Daf Yomi

For the week ending 29 May 2010 / 15 Sivan 5770

Sanhedrin 107 - 113

by Rabbi Mendel Weinbach zt'l
The Color of HeavenArtscroll
  • King David – sin, suffering and vindication
  • Prophet Elisha, Na'aman and Gechazi
  • The sins and fate of the Generation of the Deluge
  • Noach's ark and its inhabitants
  • Nachum Ish Gam Zu and the miracle earth
  • The Tower of Bavel and its builders
  • The sins of Sodom
  • The fate of Korach and his company
  • The Generation of the Wilderness and the World to Come
  • The future of the lost ten tribes
  • Who will merit a place in the World to Come
  • The city that turned to idol worship and its punishment
  • Eliyahu's confrontation and escape

An Important Guarantee

  • Sanhedrin 111b

The final subject of Mesechta Sanhedrin is the severe punishment of a city that has turned to idol worship. Not only are the sinners executed and lose their share in the World to Come, but the entire city is destroyed, never to be rebuilt.

What appears to be such an extreme form of retribution is described by Rabbi Shimon as being equivalent to making a burnt offering sacrifice to G-d. Such an elimination of evil, adds Rabbi Akiva, "causes G-d to turn back from His burning wrath." These words, taken from the passage in Devarim 13:18, are followed with the promise that "He will give you mercy and be merciful to you."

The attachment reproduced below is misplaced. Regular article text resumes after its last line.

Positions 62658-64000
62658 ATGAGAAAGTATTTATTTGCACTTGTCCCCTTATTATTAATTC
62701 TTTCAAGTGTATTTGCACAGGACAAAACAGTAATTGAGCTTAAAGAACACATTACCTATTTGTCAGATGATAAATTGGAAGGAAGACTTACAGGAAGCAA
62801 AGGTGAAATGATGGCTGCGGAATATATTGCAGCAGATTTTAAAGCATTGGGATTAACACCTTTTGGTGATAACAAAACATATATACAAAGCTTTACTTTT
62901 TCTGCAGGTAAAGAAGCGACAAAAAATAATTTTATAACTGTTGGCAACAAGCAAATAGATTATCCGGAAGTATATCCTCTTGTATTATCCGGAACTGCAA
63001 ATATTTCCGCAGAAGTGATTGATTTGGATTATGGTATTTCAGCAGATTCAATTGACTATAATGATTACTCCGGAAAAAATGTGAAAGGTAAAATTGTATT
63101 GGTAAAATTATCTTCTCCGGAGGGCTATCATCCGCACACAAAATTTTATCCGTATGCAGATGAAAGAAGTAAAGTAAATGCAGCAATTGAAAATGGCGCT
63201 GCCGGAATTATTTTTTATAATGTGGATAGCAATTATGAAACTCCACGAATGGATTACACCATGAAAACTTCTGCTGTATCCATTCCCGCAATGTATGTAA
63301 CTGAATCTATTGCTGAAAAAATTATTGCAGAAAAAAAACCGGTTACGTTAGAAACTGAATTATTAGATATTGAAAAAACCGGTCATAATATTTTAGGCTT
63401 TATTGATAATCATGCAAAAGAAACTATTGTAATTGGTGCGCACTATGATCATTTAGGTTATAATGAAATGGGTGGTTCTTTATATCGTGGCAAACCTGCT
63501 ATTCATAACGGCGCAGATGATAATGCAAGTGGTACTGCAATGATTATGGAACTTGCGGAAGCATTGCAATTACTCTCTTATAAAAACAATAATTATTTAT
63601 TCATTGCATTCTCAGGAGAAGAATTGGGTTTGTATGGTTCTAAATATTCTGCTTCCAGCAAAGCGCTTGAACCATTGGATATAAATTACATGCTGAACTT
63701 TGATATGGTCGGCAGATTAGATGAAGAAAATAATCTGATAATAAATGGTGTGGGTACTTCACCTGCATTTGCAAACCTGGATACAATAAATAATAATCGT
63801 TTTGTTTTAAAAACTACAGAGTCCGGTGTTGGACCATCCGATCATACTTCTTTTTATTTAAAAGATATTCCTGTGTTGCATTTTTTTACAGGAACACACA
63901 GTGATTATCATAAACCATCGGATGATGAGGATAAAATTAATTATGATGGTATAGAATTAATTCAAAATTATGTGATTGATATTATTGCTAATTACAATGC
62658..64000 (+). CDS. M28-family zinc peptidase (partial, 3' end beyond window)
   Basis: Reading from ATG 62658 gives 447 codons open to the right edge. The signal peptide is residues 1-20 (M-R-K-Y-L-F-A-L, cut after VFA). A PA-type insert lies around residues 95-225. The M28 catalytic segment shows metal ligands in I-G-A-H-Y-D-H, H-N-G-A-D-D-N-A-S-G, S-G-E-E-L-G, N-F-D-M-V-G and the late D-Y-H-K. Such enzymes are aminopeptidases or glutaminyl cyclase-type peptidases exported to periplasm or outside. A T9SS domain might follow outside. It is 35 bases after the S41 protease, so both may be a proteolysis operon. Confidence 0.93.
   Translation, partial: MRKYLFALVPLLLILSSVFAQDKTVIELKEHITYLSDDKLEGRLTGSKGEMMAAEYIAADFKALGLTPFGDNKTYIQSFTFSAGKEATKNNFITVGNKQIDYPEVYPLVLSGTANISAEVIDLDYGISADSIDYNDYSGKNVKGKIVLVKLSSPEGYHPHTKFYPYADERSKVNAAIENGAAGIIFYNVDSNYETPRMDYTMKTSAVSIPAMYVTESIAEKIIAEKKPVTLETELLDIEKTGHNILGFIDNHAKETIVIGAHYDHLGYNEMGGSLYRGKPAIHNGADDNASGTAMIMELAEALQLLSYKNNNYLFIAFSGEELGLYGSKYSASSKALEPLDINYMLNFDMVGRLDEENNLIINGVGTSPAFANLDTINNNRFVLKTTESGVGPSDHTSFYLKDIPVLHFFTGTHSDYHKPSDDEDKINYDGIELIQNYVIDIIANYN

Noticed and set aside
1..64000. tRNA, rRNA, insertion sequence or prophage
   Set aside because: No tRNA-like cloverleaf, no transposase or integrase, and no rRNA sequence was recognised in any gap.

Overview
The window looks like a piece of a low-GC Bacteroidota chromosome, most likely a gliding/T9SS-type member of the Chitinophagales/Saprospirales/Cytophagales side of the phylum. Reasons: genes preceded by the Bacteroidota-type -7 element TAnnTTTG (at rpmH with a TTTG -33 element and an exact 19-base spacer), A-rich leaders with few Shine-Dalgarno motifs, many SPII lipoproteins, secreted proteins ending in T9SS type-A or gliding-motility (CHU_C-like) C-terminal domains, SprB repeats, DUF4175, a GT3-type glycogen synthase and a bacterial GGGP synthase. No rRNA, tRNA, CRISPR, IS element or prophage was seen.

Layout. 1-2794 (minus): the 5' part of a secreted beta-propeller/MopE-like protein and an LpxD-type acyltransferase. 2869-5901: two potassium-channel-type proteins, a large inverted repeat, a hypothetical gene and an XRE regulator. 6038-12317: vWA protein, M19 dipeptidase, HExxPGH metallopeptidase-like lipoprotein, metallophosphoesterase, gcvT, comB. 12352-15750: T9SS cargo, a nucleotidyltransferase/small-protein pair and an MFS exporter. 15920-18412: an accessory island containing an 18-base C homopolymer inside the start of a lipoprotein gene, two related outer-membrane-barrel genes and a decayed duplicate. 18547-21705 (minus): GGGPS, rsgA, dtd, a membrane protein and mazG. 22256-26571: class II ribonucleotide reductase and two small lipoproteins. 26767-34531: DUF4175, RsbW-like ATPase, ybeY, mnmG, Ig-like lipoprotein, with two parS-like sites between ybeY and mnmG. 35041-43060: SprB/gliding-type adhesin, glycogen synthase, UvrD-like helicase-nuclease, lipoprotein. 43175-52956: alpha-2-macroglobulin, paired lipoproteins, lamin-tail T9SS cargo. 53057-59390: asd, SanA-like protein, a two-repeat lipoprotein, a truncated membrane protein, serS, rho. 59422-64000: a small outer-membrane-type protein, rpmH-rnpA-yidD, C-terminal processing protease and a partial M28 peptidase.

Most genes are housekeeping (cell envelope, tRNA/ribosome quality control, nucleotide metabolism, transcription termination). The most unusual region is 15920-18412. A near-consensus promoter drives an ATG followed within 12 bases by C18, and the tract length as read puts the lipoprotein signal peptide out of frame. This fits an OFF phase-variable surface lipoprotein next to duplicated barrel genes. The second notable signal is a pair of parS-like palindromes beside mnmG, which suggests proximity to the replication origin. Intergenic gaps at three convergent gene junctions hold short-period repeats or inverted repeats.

The need for this promise, explains the Ohr Hachayim commentary on the Torah, is to allay the fear that carrying out such a cruel mission of slaughter and destruction might turn is perpetrators into people without compassion. (As an example of such an effect he cites what he heard from the Yishmaelites responsible for executing criminals that they actually enjoy killing.) Since G-d only shows compassion for those who show compassion for others, it was necessary to promise that since the destroyers of the sinful city are doing G-d's will, they will be granted a Heavenly gift of mercy.

What the Sages Say

"The dove said to G-d, 'Sovereign of the World, may my food be as bitter as an olive but coming from Your hand rather than sweet as honey but coming from the hand of flesh and blood.'"

  • Rabbi Elazar - Sanhedrin 108b

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